Chess Lessons From a Private Tutor

By Jonathan Whitcomb, a chess author and coach in the Salt Lake Valley

Many of those who are now chess grandmasters were once students of private chess tutors. That does not mean that every beginner needs chess lessons to progress in his or her abilities in the royal game. Many top amateurs in chess clubs around the world never had private instruction, for they got most of their skill from practice and sometimes from a combination of practice and personal study. That common way of progressing in chess skill, however, takes time: often taking many years. In fact, some club members have played for decades, but they never get close to the level of an official chess expert.

I’m the author of Beat That Kid in Chess, and I now am available for teaching new students in the Salt Lake Valley. Chess lessons can be tailor made for each student, with the following levels of ability (beginner to average tournament level):

  1. Not yet knowing even the rules
  2. Knowing some of the rule but not all of them
  3. Beginner knowing the rules of chess but nothing else
  4. Having a little experience in chess but wanting to win more
  5. Having a skill level comparable to a rating of 300-800
  6. Having chess-playing ability comparable to 800-1200
  7. Rated or comparable to a rating of 1200-1500

Whatever your present skill, it probably relates to one of the above seven. Yet effective chess lessons need to be geared toward your own specific needs. That’s my philosophy on private chess lessons.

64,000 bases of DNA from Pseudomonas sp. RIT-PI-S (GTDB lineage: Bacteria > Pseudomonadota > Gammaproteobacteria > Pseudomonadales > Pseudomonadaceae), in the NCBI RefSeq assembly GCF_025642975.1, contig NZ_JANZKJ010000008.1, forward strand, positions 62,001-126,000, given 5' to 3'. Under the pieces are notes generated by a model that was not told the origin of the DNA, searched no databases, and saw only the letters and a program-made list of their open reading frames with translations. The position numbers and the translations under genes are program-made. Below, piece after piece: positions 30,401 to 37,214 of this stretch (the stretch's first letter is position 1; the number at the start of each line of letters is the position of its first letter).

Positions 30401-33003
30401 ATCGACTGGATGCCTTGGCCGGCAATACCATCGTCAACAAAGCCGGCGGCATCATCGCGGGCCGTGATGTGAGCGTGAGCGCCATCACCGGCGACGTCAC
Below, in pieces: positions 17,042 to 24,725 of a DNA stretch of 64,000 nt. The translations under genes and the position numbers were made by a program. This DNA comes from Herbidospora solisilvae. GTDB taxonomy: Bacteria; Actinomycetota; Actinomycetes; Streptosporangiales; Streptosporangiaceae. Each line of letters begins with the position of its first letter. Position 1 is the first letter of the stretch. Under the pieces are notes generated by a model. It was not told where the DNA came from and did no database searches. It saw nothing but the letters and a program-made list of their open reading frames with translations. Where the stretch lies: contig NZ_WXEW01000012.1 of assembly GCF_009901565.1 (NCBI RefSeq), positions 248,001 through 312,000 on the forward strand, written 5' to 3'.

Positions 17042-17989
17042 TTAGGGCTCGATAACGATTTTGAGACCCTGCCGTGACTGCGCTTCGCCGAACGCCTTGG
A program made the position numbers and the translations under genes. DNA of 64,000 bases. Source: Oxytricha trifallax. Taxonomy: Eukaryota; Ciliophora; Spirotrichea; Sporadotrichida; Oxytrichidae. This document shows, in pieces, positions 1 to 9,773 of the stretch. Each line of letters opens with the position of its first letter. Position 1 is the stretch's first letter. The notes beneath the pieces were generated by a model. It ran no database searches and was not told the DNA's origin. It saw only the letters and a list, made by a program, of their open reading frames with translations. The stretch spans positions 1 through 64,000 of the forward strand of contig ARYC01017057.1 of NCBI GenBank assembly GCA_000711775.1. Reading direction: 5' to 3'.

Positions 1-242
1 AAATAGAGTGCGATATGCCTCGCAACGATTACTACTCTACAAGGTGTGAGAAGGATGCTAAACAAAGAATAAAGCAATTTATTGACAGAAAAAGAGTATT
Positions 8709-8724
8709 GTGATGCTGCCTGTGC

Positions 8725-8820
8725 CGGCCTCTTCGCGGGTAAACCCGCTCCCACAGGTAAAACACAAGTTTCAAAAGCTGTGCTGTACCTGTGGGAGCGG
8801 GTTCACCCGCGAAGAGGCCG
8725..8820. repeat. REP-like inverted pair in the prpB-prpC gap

I would like to learn how you look at a chess position: why you made specific moves in games that you played. As I come to understand what you had in mind, I can much better guide you into knowing and understanding how the stronger tournament players think about chess positions. In other words, your private lessons will be constructed based on your needs. This makes it much more challenging for me but much easier for you to quickly improve in your abilities.

I know what it takes to progress from the beginner or lower-ranking player to a high rating in tournament competition. I’ve been through the process. It need not take many years, as it did for me and my associates who never had private chess lessons. You’ll probably be able to progress much faster with private tutoring sessions.

chess player Jon Whitcomb, long ago

Jonathan Whitcomb in the 1960’s in Pasadena, California

I had the above photo taken as a joke, when I was a teenager, but real games of chess I took very seriously, becoming the top player (out of about 2,000 students) in my junior high school in the mid-1960’s.

I never had private chess lessons when I was in my early-to-mid-teens—few players even thought of that in California in the 1960’s. Starting with chess books around early 1962, I began playing against myself and then against my dad, soon beating him in every game. In the eighth grade I was very active in my junior high chess club, playing first board when we competed with other schools in matches in Pasadena, California.

I was not especially talented in chess, probably no better than average, so how did I progress during my middle teenage years? It was a combination of two kinds of study: